I first initiated a conversation with him by logging into his MIT account, back in the mid 1980s, and sent him email from his own account, CC'd to mine...he didn't believe in passwords. I thought this was a novel way of talking to someone, but he didn't, he regarded it as a perfectly normal way of initiating a conversation.
Don't assume that what you regard as obviously reasonable will be his point of view.
I publish an open-source application framework with a more libertarian license than the GPL (often referred to as non-copyleft). Companies invest in the software to create vertical applications of no particular interest to the general public, like air-traffic control systems and military command-and-control applications. They would not use the software if it required them to share the results of their investment with their competitors, and the framework would not benefit from their input and feedback (see EvolvingFrameworks
). I'm all for the GPL when it comes to one-of-a-kind programmer utilities (like emacs or gcc). But there is a place in the world of software for private enterprise (do you really want your plane guided by software written entirely by unaccountable volunteers?), and it is the BSD-like licenses that allows them to collaborate with open-source. -- ScottJohnston
As a many-times participant in ugly free software related arguments, I must point out that your last statement, while a perfectly good opinion, could be interpreted as inviting a often-ugly debate about commercially-supported free software :-).
Actually, that might be interesting argument to bring up again in light of IsThereEverGoingToBeSufficientEconomicIncentiveToDoSoftwareRight
. After all, why buy commercial support for free software in they aren't going to do it right?
Now, isn't it true that they would only have to share their modified source code if there were redistributing their changes to other companies? If the keep their changes to them selves, they are free to make any private changes they want without sharing. They could even contribute some changes back while keeping other's secret. As for do you really want your plane guided by software written entirely by unaccountable volunteers?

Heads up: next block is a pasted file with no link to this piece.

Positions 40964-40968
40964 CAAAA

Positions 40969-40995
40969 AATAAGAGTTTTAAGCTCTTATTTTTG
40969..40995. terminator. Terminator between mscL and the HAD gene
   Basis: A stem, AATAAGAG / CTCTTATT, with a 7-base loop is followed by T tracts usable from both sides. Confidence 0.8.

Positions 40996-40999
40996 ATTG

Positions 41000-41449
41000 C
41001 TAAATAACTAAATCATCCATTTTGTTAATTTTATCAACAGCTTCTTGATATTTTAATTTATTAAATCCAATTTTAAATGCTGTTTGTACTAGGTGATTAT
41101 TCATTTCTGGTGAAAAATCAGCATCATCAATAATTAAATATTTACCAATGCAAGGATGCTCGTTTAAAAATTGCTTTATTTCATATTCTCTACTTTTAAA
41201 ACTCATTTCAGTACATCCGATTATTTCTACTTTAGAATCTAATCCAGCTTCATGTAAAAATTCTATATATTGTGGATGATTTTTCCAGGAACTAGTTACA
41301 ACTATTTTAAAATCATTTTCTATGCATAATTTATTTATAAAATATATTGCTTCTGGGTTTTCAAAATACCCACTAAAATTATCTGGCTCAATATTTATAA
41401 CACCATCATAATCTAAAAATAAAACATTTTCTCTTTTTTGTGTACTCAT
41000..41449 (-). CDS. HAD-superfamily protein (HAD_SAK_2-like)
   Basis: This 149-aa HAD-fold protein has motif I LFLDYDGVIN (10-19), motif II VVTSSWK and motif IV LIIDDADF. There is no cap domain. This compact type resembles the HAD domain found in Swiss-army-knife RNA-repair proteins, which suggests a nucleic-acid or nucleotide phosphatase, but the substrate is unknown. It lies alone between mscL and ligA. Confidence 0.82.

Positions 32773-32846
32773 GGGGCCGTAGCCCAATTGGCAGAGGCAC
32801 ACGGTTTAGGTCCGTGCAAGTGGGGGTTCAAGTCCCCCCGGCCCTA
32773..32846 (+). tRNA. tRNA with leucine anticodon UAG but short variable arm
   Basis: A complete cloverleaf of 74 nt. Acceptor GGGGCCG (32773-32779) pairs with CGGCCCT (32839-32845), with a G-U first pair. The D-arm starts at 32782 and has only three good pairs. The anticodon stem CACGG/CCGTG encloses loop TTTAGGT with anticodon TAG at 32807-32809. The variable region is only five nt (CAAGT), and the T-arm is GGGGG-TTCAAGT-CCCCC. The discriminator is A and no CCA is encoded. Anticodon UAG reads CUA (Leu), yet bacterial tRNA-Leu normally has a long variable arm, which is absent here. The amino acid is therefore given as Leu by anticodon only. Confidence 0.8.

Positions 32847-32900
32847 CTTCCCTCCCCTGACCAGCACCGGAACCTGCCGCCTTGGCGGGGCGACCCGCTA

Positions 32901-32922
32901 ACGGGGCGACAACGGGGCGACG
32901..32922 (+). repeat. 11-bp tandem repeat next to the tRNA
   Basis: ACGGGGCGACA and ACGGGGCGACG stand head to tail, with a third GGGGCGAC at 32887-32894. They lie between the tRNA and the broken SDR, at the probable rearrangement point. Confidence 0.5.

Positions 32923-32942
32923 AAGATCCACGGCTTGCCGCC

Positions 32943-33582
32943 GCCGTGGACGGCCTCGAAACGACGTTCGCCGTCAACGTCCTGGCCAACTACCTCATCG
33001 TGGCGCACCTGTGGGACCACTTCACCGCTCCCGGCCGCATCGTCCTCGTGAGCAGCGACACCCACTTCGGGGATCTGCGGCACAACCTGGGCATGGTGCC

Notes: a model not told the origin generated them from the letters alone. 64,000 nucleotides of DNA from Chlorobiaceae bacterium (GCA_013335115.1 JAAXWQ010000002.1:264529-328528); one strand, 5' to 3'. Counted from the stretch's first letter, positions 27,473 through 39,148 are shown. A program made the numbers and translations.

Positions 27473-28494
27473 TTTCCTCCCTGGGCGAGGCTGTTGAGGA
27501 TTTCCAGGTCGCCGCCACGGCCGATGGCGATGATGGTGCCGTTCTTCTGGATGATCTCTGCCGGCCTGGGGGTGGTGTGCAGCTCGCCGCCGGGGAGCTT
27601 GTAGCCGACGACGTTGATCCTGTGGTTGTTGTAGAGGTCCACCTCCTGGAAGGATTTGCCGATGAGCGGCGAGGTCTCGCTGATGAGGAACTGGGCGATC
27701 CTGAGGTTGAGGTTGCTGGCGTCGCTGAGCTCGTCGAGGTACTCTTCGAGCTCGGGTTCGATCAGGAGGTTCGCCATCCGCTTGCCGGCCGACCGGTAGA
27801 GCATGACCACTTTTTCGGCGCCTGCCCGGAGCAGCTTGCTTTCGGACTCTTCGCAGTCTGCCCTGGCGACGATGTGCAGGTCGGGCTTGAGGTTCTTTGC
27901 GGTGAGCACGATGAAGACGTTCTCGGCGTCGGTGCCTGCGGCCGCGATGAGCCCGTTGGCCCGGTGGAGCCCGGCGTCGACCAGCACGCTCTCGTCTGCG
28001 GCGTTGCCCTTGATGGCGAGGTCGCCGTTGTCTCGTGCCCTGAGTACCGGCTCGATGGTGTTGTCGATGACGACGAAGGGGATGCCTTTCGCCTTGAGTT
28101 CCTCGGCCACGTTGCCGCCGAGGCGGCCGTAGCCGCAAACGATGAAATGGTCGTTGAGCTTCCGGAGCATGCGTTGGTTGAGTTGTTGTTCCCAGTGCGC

, it doesn't matter who wrote it as long as the airline manufacturer has validated the code and stands behind it, which they already have to do even if they purchased the code elsewhere instead of writing it all themselves.
I don't see a sharp line between benefiting their competitors by contributing code, and benefiting their competitors by giving feedback to help improve a free framework, either - perhaps it's a matter of degrees. -- LukeGorrie
My point is some companies are building real-world applications by layering on top of (non-copyleft) free software, and licensing their highly specialized capability differently than the generic foundations they build upon. They help themselves by distinguishing between what is generic and what is specific, and agreeing to collaborate with any parties on the generic part. I know this is flame-bait in the highly politicized (religionized?) world of free software. But I see it is as nothing more than the tried-and-true approach of scientific industry, where companies publicly share results at the same time they privately leverage them for revenue. -- ScottJohnston
I think that this is a good point. In the case where a company doesn't mind contributing to a free generic library, but wants to link it with their own proprietary code, it's just as you say. Under the GPL, they'd have to pass, but under BSD, LGPL, ... they could use it to their advantage and also help others. The GPL is suitable for a closely related case though: when the generic software is a tool they use (e.g emacs or gdb), and not something that they 'link' their code with.
I remain unconvinced that the LGPL gives sufficient freedom to leverage a library in a commercial product. Maybe I'm misunderstanding it, but the LGPL requires that a user of my product be able to replace the LGPL'ed components with later versions. This implies that either I use the LGPL'ed components as a shared library (a DLL on Windows), or distribute my code as object files that can be relinked. I'm uneasy about distributing the object files, and most LGPL'ed projects aren't very easy to get in shared library form, at least on Windows. I don't at the moment see a way to resolve these tensions.
I agree that the LGPL isn't completely trouble-free when it comes to leveraging those libraries for commercial efforts. For one thing, it encourages a binary-only mentality that can be counter-productive for C++ programming. It is fine to slip in a different version of a C library as allowed by the LGPL, but an evolved C++ library is necessarily going to have new virtual methods and member variables that require recompilation of any source that uses those classes. So there is no value in protecting the "freedom" to substitute C++ libraries underneath a binary-only application. -- ScottJohnston
The LGPL works with C, but it doesn't work with C++?
Doesn't that imply that the "trouble" is caused by C++, not the LGPL?
may help a little.
Reasons to free the software, from TheMagicCauldron
- Loss-Leader/Market Positioner
- Widget Frosting
- Give Away the Recipe, Open A Restaurant
- Free the Future, Sell the Present
- Free the Software, Sell the Brand
- Free the Software, Sell the Content
Eric does not argue that all software should be open source. Instead, he covers some of the forces that might help you to decide when having it be open source would benefit you more than having it be closed.
Eric didn't quite capture my business model, of developing custom vertical applications on top of open-source application frameworks. -- ScottJohnston